This brings us to the run-up to the summer games. All has been progressing fairly well with the exception of Steven Spielberg quitting as the leading artistic advisor to the games. He quit over Beijing not doing more to pressure the Sudanese to resolve genocide in Darfur. Then there was a foiled 9/11-like attempt to crash a Chinese plane into Beijing last week to disrupt the preparation for the Olympics. If that wasn't enough, there was the concert by the Icelandic singer, Bjork. She ended her concert with the unauthorized song Declaration of Independence in Shanghai with the cry, "Tibet, Tibet, Tibet, Tibet...." To add insult to injury, she then encouraged the audience to join her with shouting the response, "Tibet, Tibet, Tibet, Tibet...." The Ministry of Culture issued a terse statement indicating that Ms. Bjork's behavior "broke Chinese law and hurt the feelings of the Chinese people."

Then came the 49th anniversary of the Chinese invasion of Tibet by the Chinese Red Army that forced the Dalai Lama into exile and resulted in massive death and destruction throughout Tibet. Now, the Chinese have gotten what they wished for-the Olympics and now don't want-the attention of the world and a Tibetan version of Tiananmen Square. "Watch out for what you wish, you might get it."

What the Chinese really fear isn't just Tibet but that Tibet's quest for freedom will ripple through the rest of China just like what happened in the former Soviet Union. First, it was Poland and then the rest of the former Soviet satellites spun out of control of Moscow. Time will tell what will happen in China. However, the more forcefully the Chinese crackdown upon the Tibetans, the more of a backlash there will be both within and outside of China. If Beijing thinks that the Tibetan Buddhists are causing trouble, wait until the Falun Gong religious sect gets wind of what is happening in Tibet! The glorious coming out party of China in four months is looking very iffy.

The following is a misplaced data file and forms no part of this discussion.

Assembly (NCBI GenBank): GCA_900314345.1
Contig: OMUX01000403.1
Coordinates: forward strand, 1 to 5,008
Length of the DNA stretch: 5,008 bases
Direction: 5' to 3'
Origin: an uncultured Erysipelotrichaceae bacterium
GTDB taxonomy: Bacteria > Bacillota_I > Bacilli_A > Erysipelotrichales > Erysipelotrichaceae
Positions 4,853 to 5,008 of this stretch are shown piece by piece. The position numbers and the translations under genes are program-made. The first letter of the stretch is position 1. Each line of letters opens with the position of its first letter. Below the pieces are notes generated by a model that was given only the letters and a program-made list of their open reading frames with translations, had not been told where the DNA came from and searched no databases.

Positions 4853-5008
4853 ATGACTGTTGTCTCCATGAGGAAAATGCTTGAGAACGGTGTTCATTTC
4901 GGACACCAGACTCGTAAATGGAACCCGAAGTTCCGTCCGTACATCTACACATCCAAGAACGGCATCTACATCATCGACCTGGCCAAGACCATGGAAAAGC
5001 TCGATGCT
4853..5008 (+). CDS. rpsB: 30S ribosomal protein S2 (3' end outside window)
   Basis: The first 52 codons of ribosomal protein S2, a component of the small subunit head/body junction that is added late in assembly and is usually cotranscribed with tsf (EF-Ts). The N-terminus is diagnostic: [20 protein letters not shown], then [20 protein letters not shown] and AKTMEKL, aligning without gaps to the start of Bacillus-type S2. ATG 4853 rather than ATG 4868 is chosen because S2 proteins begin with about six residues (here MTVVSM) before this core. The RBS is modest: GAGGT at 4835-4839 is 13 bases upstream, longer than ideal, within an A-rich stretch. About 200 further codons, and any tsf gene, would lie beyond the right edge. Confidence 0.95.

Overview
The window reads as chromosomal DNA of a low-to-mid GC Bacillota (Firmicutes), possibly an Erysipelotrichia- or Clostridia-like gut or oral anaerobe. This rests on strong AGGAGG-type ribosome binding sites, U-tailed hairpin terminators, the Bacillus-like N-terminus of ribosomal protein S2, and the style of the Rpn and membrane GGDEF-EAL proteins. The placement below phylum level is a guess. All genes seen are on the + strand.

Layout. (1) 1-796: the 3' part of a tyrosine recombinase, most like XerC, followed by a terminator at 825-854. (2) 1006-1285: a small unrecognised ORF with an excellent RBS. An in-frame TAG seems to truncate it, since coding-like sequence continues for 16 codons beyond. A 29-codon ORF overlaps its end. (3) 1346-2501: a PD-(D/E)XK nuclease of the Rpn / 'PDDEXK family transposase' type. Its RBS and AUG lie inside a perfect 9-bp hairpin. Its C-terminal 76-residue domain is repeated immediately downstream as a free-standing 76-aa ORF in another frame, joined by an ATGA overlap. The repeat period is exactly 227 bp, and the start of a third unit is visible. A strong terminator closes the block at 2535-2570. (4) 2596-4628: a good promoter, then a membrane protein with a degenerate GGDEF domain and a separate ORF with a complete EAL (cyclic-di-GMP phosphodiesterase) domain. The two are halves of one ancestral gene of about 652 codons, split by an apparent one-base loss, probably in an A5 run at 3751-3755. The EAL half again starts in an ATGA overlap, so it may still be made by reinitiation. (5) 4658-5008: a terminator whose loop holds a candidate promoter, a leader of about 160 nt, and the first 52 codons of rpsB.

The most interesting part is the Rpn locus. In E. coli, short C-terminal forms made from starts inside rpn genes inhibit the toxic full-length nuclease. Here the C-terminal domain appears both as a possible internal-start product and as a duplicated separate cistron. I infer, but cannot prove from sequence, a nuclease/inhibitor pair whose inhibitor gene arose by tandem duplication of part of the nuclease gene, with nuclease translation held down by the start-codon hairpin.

All isn't lost for the Beijing. There is an answer, and one supplied from within:

Conscientious practice of self-criticism is still another hallmark distinguishing out Party from all other political parties. As we say, dust will accumulate if a room is not cleaned regularly, our faces will get dirty if they are not washed regularly...To check up regularly on our work and in the process develop a democratic style of work, to fear neither criticism nor self-criticism, and to apply such good popular Chinese maxims as "Blame not the speaker but be warned by his words" and "Correct mistakes if you have committed them and guard against them if you have not".

Chairman Mao

This wasn't said by Confucius but rather by none other than Chairman Mao. What boggles my mind is how nimble the Chinese government has been in converting to capitalist economy but can't seem to do the same with the other concepts of the West-like freedom and democracy.

If you plan to travel to China, you might wish to read this cautionary advice.



Confucius Said


Visit the Confucius Said page to read more about this topic.